If employees work beyond the normal retirement age, it strengthens the potential economic performance of the economy. At the same time, employees benefit from the additional gainful employment too: according to the current legal regulations, they receive a delayed retirement credit of six percent for each additional year of work, for the entire period of entitlement. Economists at the Kiel Institute for the World Economy (IfW) recently took a closer look at the effects arising for the pension system.
According to them, the additional employment under the current legal regulations is at least double-edged for the pension system. The result of their calculations is that the longer work of pension insured persons over the standard retirement age, given the current life expectancy, is in itself a loss-making business for the pension system, which leads to lower pensions and higher contribution rates. Therefore, in their comment they suggest, firstly, reducing the surcharges in the pension insurance and, secondly, linking them to further life expectancy. The article states: "Specifically, the value of six percent should be reduced. In addition, the percentages for the respective additional years of work should be staggered in ascending order".
What is to be thought of this initiative? In my opinion, the first proposal is misleading and distracts from the actual problem of adjustment factors, either as early retirement penalties or late retirement credits. The second one, a staggering approach and thus a link to longer life expectancy, from my point, indeed makes sense.
Firstly, the structure of late retirement credits depends on the perspective, as this contribution emphasizes in a value-neutral way. I would like to make an assessment: the perspective of the individual, an incentive-oriented one, seems to me to be the appropriate one after all consideration. The reason is that pension insurance from an ex-ante perspective, so before entering working life at a young age, contains numerous insurance elements, which justifies an overall low return on the pension insurance. However, from the ex-post perspective, that means shortly before retirement, this is not the case: around the retirement period, insurance elements such as basic provision for old age, survivors' pension or reduced earning capacity pension are largely irrelevant, that only incentive compatibility should count. And this would require higher surcharges if the additional gainful employment should pay off on an individual basis.
The IfW economists’ recommendation distracts from the actual problem: more relevant are the too low penalties for early retirement of currently three percent, as well as the jump from three percent penalties to six percent credits at the statutory retirement age. It would make sense to replace this regulation with a continuously increasing function that starts at an average level higher than three percent - so higher reductions for early retirement - and ends at a slightly higher level than today's six percent (around seven to eight percent). This should apply on average, as the increases and reductions should be linked to the long-term life expectancy of men and women. Women aged 65 have a life expectancy of about 86 years according to current figures, while men have a life expectancy of about 83 years. In 20 years it will be about 88 years for women and 86 years for men (Calculated on the basis of United Nations data). For simplicity, cross-sectional data are used here. Correctly, the indexing should be done by the life expectancy of the corresponding cohorts). Since women live and receive a pension longer, they should receive lower rates.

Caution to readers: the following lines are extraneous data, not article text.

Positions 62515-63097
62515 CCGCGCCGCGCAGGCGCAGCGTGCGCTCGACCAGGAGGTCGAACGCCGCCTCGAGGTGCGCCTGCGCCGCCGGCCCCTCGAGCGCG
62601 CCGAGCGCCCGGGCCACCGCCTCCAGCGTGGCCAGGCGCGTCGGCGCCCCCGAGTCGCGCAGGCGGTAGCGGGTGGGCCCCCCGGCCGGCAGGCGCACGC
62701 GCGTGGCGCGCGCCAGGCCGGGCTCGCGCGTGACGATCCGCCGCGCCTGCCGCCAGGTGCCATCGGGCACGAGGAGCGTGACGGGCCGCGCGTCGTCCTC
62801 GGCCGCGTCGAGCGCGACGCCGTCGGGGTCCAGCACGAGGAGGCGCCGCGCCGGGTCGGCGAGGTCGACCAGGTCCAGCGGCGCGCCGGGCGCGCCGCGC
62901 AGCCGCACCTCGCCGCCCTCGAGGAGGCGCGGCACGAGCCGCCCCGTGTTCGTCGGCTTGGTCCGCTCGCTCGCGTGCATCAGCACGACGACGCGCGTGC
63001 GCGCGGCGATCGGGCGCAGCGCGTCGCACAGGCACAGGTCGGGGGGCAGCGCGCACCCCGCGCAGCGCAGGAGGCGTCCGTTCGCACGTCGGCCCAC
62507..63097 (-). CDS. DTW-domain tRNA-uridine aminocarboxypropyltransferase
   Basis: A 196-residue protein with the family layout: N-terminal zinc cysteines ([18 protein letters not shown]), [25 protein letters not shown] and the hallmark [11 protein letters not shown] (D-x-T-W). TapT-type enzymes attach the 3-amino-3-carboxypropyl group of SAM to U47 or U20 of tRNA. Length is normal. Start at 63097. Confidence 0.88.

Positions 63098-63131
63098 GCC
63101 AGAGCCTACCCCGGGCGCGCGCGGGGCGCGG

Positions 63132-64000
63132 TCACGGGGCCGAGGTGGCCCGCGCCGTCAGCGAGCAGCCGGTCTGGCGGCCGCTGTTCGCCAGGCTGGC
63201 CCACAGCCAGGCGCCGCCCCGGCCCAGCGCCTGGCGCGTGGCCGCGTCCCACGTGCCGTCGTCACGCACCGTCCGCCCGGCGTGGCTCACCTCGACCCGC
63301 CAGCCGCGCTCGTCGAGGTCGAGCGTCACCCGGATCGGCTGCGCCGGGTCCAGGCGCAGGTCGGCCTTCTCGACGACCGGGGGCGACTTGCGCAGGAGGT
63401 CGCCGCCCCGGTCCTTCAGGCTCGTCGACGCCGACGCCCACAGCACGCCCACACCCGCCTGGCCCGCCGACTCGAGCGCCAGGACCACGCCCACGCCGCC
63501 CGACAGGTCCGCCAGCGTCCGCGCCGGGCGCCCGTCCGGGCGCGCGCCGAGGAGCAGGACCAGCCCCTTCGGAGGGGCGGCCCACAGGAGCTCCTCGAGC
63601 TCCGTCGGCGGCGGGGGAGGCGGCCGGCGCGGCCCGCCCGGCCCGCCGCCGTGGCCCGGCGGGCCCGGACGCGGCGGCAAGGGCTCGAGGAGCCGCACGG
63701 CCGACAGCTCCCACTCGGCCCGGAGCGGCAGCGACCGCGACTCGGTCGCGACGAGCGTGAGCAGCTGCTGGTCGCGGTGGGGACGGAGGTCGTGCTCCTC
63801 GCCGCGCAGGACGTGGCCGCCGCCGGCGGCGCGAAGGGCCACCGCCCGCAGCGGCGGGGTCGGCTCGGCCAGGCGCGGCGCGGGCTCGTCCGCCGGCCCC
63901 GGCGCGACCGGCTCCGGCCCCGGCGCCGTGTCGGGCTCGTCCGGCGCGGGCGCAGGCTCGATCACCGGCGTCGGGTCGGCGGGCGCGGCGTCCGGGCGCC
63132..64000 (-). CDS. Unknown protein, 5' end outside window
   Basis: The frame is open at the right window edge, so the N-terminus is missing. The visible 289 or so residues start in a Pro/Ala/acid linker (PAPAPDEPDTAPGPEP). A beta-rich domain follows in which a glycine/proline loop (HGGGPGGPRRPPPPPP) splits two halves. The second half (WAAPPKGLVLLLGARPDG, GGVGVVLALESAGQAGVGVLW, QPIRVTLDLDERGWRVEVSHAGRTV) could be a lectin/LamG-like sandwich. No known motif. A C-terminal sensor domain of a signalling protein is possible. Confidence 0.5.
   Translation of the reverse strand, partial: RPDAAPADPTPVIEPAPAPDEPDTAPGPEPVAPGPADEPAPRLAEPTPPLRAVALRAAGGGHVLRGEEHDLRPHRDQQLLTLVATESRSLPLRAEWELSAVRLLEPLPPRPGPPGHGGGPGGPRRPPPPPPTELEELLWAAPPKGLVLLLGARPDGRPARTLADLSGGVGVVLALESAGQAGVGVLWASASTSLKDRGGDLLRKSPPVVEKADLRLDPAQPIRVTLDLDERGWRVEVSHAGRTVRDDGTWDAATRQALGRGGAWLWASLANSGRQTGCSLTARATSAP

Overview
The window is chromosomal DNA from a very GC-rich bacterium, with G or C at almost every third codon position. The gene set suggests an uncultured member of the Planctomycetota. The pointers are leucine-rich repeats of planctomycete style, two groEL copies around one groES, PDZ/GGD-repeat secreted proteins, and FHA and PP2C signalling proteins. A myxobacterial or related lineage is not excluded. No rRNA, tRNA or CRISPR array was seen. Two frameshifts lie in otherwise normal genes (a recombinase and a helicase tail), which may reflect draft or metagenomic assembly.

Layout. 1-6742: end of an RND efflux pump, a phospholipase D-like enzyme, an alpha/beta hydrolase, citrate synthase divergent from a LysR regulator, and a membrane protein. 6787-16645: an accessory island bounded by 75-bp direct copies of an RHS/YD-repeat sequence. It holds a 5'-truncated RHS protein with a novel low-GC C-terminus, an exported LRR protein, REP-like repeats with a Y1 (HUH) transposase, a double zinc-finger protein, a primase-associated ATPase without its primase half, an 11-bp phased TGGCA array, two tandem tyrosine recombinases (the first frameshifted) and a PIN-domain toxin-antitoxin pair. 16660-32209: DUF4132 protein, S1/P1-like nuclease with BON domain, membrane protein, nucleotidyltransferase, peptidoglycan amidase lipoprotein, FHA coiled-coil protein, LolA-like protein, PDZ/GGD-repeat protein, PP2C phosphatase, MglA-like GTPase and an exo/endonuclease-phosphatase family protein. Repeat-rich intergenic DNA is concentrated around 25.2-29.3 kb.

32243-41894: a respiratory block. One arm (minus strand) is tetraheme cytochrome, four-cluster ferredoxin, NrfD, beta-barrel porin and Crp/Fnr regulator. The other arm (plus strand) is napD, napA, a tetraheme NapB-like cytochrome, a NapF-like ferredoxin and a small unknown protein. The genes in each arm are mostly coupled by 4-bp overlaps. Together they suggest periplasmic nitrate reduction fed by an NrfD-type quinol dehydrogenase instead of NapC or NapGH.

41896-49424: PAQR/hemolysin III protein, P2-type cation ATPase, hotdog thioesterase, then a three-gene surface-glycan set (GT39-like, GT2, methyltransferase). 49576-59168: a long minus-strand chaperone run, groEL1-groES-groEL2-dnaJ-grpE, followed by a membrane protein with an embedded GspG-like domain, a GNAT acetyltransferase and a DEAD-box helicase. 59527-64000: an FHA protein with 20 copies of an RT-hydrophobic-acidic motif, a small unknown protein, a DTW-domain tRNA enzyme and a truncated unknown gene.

It is also important to stress that this calculation does not include the positive effects of higher employment in old age on overall economic activity. From this perspective, penalties and credits based on individual incentive aspects are still at a lower limit.
Moreover, as proposed by the IfW economists, this function should be linked to the more long-run remaining life expectancy. The coordinated population forecast of the Federal Statistical Office (Destatis) provides information on this. Finally, other pension insurance variables are also linked to statistical values, such as the sustainability factor. Similarly, the standard retirement age is implicitly linked to life expectancy. Instead of a fixation as provided for by current legal legislation, direct indexing would also be more sensible here, as it automatically adapts to new forecasts.
Such indexing would be close to what an insurance company would sensibly do. If the long-run life expectancy were to rise further, the penalties and credits would automatically fall, and vice versa, if life expectancy were to fall, they would rise.
Alexander Ludwig is Program Director for "Macro Finance – Monetary Policy and Fiscal Stability" at the Research Center SAFE.